When we can send a letter, a photo, or a video instantly from here to China with one click of a button, it’s difficult to appreciate the speed of the Pony Express mail service that seemed close to “instant” in 1860. To get the mail from the banks of the Missouri River to Sacramento, Calif., in 10 days was incredibly fast compared to the 30 days it took for letters to travel from New York to San Francisco by steam ship and the 20 days it took to travel overland by the Butterfield Express.
William H. Russell, William Bradford Waddell and Alexander Majors never became rich off the short-lived Pony Express, but the historic mail service was extremely successful before the Pacific telegraph line took its place. Between April 3, 1860, and October 24, 1861, men on horseback relayed the mail 2,000 miles over the hot dry prairie and snow-capped Rockies. They faced dangers of dehydration, fatigue, severe weather elements, hostile Indians, and injury.
Just 19 months after Johnny Fry left the stables in St. Joseph, the telegraph zoomed in like today’s Internet and tapped its messages across the newly strung wires from east to west coast. Even though the Pony Express did not survive, stories of its thrilling history survive and are vividly interpreted at St. Joseph’s Pony Express Museum.
The Pony Express Museum welcomes visitors into a rider’s experiences as they pass through a panorama of the journey and literally feel the heat of the desert and the cool winds of the frozen Rockies. Visitors can dig their heals into the stirrups of the saddle that carried the mochila (the pouch of mail) and imagine riding right through the stable doors. They can pump water up the original site’s well, sort the mail, and touch the furs of some of the animals riders would have encountered along the way.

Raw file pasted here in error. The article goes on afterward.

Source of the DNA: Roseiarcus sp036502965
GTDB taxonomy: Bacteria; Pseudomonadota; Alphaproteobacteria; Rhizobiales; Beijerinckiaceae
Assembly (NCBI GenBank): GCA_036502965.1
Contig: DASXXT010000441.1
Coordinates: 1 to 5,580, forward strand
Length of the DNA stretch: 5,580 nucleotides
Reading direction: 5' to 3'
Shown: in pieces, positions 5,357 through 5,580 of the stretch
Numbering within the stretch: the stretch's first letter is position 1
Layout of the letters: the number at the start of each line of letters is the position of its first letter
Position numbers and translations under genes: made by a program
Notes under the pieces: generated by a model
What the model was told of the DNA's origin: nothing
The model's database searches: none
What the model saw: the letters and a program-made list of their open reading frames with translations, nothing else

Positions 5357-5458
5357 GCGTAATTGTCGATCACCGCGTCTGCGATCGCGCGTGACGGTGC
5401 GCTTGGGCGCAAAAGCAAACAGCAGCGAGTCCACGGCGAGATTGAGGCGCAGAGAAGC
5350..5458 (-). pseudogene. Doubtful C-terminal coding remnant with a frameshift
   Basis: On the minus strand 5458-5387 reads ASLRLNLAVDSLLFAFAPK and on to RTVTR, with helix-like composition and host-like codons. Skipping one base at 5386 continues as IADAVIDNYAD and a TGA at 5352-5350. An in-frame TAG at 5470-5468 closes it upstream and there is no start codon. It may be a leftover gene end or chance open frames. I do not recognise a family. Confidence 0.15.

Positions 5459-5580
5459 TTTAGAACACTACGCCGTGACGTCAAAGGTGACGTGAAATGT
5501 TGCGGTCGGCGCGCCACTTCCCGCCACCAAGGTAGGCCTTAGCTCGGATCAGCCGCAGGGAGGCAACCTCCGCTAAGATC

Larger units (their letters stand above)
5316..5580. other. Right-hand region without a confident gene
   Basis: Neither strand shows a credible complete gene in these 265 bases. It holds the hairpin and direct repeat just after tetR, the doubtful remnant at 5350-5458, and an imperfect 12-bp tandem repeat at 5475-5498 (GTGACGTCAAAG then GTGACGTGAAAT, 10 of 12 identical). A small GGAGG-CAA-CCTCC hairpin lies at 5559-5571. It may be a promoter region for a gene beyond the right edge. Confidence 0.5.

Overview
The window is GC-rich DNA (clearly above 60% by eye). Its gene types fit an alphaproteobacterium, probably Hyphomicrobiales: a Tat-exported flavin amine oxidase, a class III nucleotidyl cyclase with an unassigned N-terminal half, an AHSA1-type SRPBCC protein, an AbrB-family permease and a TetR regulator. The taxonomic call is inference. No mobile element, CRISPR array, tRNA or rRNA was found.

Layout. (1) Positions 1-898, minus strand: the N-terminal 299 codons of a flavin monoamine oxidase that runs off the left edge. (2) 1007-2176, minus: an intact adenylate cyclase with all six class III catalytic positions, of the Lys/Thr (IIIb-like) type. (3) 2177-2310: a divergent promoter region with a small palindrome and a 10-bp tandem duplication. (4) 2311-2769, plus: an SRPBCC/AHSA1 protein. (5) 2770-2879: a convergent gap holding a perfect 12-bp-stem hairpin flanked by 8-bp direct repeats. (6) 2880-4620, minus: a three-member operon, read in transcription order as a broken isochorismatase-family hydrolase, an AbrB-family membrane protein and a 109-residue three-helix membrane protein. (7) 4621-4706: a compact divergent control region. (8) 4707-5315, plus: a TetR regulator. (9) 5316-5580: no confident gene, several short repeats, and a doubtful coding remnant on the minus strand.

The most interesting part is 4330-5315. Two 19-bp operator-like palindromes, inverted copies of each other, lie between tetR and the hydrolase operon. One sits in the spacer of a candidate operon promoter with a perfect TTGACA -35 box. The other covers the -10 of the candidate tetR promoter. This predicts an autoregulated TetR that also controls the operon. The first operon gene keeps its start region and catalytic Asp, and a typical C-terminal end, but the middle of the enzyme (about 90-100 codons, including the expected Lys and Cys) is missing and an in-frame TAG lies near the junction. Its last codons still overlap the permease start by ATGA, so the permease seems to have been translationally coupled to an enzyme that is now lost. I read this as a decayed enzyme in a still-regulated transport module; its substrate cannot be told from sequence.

Entertaining and informational exhibits invite visitors of all ages to get in on the action the riders must have experienced. Just outside the building an old pioneer school house was recently constructed and is now frequently used to educate students of the 2000s about the students of the 1800s. Russell, Waddell, and Majors located their Pony Express headquarters just across the street in St. Joseph’s grand Patee hotel. Today, visitors can tour the nearby PateeMuseum and extend their Pony Express experience.
One reason that St. Joseph was chosen to be the headquarters for the Pony Express was because of the commerce opportunities, along their varied modes of transportation. Russell, Waddell, and Majors were in the freight and shipping business originally and saw the location as very suitable. The Hannibal & St. Joseph Railroad rolled into town on February 14, 1859. It was the first railroad to cross the state and offered direct and easy communication with the east coast. St. Joseph also had the rolling Missouri River along its side; the longest river in the United States and a watery interstate of trading traffic.
Even today, St. Joseph’s location along major interstates, the river, and proximity to an airport help lure businessmen like Russell, Waddell, and Majors. Hardworking local men and women reflect the spirit of the riders of the Pony Express and take pride in their history and in their promising future here in northwest Missouri.